Suppose I wanted to get good intuitions about how the world works on historical timescales.
I could study history, but just reading history is rife with historical hindsight bias, both on my own part, and even worse, on the part of the authors I'm reading.
So if I wanted to master history, a better way would be to do it forecasting-style. I read what was happening in the some part of the world, up to a particular point in time, and then make bets about what will happen next. This way, I have feedback as I'm learning, and I'm training an actual historical predictor.
However, this requires a strong limit be enforced on the materials I'm reading: no information about "what's going to happen" can leak backwards. And unfortunately, this is kind of standard in history books. Usually, the author talk about how events are leading towards other events that they know will occur.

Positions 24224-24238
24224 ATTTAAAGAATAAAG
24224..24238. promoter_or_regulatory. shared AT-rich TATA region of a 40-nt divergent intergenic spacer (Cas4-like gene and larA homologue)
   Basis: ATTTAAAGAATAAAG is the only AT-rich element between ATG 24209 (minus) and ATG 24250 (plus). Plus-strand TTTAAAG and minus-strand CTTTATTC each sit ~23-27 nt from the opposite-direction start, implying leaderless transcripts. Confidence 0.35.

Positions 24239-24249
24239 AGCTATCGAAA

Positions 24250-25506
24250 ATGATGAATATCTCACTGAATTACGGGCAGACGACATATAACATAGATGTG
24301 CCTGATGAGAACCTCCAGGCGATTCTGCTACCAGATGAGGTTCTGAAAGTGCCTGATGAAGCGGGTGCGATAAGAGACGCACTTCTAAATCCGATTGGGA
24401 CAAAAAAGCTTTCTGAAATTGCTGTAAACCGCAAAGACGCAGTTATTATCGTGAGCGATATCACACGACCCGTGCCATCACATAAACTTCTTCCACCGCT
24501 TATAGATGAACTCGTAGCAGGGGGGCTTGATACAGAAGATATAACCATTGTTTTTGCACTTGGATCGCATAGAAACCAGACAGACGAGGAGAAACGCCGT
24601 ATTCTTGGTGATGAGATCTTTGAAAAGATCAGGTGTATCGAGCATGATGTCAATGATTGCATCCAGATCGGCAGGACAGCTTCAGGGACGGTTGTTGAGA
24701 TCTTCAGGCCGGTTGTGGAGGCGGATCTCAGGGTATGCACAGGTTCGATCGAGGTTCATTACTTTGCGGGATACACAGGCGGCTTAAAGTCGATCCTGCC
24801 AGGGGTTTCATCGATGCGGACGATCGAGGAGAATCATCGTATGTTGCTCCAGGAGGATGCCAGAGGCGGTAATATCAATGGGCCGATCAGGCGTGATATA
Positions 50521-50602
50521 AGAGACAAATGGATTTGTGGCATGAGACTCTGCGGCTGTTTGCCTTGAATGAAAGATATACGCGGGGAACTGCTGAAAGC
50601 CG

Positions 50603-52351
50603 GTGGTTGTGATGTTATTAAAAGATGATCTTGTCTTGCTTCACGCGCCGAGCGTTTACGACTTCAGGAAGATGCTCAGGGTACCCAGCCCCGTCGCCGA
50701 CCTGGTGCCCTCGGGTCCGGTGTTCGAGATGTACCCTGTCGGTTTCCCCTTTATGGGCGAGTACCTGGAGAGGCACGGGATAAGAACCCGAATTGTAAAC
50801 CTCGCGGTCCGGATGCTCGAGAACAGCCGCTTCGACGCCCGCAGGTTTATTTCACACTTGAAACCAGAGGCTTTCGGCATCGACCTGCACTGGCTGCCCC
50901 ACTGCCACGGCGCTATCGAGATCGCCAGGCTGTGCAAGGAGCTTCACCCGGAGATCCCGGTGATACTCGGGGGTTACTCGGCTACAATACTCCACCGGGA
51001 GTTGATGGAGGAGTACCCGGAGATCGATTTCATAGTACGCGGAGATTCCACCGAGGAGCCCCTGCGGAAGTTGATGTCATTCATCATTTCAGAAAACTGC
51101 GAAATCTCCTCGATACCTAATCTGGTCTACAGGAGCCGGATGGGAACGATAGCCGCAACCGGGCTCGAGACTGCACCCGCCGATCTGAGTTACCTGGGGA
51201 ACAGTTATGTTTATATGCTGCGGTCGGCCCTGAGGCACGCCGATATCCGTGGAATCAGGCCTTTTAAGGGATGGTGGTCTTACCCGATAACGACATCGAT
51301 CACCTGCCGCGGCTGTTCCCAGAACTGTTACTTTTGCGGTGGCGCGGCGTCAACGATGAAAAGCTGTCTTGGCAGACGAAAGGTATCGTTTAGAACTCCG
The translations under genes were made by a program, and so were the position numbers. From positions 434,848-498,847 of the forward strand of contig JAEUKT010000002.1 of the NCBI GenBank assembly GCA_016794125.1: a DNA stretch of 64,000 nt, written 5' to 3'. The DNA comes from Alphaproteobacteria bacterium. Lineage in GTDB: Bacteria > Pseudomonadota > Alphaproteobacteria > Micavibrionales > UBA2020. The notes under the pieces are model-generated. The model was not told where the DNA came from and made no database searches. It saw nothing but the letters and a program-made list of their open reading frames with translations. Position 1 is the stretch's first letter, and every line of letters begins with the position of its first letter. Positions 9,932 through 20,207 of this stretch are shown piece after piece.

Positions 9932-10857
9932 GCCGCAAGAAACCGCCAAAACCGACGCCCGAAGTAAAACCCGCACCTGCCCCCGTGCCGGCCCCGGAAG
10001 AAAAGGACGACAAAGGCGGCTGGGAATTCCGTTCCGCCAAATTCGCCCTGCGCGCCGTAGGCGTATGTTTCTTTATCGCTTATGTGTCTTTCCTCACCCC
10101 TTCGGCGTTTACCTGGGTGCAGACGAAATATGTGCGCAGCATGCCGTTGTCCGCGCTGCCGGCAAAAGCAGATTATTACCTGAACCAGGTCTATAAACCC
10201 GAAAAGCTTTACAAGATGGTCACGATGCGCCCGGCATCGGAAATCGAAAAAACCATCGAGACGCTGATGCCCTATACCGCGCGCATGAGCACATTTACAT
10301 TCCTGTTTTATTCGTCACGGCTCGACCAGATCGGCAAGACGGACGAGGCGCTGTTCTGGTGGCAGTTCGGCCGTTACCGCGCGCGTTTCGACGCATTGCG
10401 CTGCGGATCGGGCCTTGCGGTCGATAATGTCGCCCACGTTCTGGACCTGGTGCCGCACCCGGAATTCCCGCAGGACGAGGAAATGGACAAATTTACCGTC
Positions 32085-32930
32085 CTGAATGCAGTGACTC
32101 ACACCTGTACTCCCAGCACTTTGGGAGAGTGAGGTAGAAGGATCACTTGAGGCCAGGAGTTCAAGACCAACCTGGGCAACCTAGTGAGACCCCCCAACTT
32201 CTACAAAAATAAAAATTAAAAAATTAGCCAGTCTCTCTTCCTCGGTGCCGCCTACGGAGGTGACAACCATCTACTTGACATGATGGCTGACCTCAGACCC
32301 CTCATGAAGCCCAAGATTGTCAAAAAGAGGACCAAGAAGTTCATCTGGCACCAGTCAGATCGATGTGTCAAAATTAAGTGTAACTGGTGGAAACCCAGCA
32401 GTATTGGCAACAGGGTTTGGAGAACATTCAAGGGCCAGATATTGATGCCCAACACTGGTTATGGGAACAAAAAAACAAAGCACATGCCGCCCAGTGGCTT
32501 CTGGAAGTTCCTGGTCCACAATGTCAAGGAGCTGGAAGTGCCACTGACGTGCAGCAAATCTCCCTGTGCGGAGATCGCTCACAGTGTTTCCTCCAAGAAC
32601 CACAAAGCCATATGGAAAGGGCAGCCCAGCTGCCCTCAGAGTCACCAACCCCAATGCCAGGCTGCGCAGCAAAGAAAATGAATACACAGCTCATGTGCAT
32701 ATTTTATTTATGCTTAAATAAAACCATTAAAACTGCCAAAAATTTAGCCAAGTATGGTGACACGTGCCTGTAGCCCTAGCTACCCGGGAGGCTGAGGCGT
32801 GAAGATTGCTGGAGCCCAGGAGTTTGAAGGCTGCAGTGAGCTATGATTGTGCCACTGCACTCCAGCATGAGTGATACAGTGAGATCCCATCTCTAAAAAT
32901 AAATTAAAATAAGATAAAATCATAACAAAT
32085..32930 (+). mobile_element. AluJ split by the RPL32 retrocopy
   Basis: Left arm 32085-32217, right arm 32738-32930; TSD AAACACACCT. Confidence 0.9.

Is there some databases (or something), where I might be able to read a wide number of primary sources and economic / socioeconomic indicators (like the amount of pottery fragments, average skeleton size, how far specialized goods traveled, how much money was in circulation, the literacy rate, etc.), but which will only show me data up to a certain date, with a strong constraint of not accidentally seeing spoilers?